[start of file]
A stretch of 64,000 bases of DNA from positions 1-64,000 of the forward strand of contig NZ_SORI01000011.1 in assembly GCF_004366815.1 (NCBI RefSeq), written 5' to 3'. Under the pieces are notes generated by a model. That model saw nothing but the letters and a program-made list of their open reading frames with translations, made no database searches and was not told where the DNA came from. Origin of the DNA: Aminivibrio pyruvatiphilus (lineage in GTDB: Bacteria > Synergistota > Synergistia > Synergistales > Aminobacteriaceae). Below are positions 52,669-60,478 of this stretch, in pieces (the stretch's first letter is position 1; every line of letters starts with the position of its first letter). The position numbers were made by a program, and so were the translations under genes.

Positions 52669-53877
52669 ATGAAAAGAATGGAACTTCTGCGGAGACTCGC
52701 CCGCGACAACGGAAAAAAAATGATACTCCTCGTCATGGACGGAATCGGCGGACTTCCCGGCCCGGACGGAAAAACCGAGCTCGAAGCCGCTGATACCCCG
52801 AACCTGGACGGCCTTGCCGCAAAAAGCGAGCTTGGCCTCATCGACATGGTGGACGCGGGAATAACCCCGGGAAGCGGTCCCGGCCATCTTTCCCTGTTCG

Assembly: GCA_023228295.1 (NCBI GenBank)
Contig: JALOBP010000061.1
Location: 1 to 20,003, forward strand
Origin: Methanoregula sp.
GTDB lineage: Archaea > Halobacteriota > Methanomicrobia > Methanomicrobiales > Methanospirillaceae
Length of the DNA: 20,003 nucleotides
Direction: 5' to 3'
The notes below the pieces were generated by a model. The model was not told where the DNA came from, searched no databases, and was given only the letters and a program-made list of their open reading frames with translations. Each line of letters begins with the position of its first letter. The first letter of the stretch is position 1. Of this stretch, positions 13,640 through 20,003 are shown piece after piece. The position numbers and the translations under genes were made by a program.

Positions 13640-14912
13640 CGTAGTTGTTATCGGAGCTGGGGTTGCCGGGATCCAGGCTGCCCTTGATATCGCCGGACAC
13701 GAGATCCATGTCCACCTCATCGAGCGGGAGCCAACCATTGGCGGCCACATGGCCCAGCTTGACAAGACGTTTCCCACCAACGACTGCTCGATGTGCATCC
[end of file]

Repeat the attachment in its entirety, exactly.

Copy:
A stretch of 64,000 bases of DNA from positions 1-64,000 of the forward strand of contig NZ_SORI01000011.1 in assembly GCF_004366815.1 (NCBI RefSeq), written 5' to 3'. Under the pieces are notes generated by a model. That model saw nothing but the letters and a program-made list of their open reading frames with translations, made no database searches and was not told where the DNA came from. Origin of the DNA: Aminivibrio pyruvatiphilus (lineage in GTDB: Bacteria > Synergistota > Synergistia > Synergistales > Aminobacteriaceae). Below are positions 52,669-60,478 of this stretch, in pieces (the stretch's first letter is position 1; every line of letters starts with the position of its first letter). The position numbers were made by a program, and so were the translations under genes.

Positions 52669-53877
52669 ATGAAAAGAATGGAACTTCTGCGGAGACTCGC
52701 CCGCGACAACGGAAAAAAAATGATACTCCTCGTCATGGACGGAATCGGCGGACTTCCCGGCCCGGACGGAAAAACCGAGCTCGAAGCCGCTGATACCCCG
52801 AACCTGGACGGCCTTGCCGCAAAAAGCGAGCTTGGCCTCATCGACATGGTGGACGCGGGAATAACCCCGGGAAGCGGTCCCGGCCATCTTTCCCTGTTCG

Assembly: GCA_023228295.1 (NCBI GenBank)
Contig: JALOBP010000061.1
Location: 1 to 20,003, forward strand
Origin: Methanoregula sp.
GTDB lineage: Archaea > Halobacteriota > Methanomicrobia > Methanomicrobiales > Methanospirillaceae
Length of the DNA: 20,003 nucleotides
Direction: 5' to 3'
The notes below the pieces were generated by a model. The model was not told where the DNA came from, searched no databases, and was given only the letters and a program-made list of their open reading frames with translations. Each line of letters begins with the position of its first letter. The first letter of the stretch is position 1. Of this stretch, positions 13,640 through 20,003 are shown piece after piece. The position numbers and the translations under genes were made by a program.

Positions 13640-14912
13640 CGTAGTTGTTATCGGAGCTGGGGTTGCCGGGATCCAGGCTGCCCTTGATATCGCCGGACAC
13701 GAGATCCATGTCCACCTCATCGAGCGGGAGCCAACCATTGGCGGCCACATGGCCCAGCTTGACAAGACGTTTCCCACCAACGACTGCTCGATGTGCATCC